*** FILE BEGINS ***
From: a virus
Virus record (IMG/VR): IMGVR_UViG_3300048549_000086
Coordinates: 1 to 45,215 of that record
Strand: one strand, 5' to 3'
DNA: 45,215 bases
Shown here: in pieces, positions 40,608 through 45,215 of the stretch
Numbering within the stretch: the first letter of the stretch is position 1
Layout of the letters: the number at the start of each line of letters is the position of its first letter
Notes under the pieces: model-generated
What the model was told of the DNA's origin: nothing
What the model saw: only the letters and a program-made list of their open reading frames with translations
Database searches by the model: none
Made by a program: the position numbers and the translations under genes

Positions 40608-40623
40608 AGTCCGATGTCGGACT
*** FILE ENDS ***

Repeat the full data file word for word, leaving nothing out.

From: a virus
Virus record (IMG/VR): IMGVR_UViG_3300048549_000086
Coordinates: 1 to 45,215 of that record
Strand: one strand, 5' to 3'
DNA: 45,215 bases
Shown here: in pieces, positions 40,608 through 45,215 of the stretch
Numbering within the stretch: the first letter of the stretch is position 1
Layout of the letters: the number at the start of each line of letters is the position of its first letter
Notes under the pieces: model-generated
What the model was told of the DNA's origin: nothing
What the model saw: only the letters and a program-made list of their open reading frames with translations
Database searches by the model: none
Made by a program: the position numbers and the translations under genes

Positions 40608-40623
40608 AGTCCGATGTCGGACT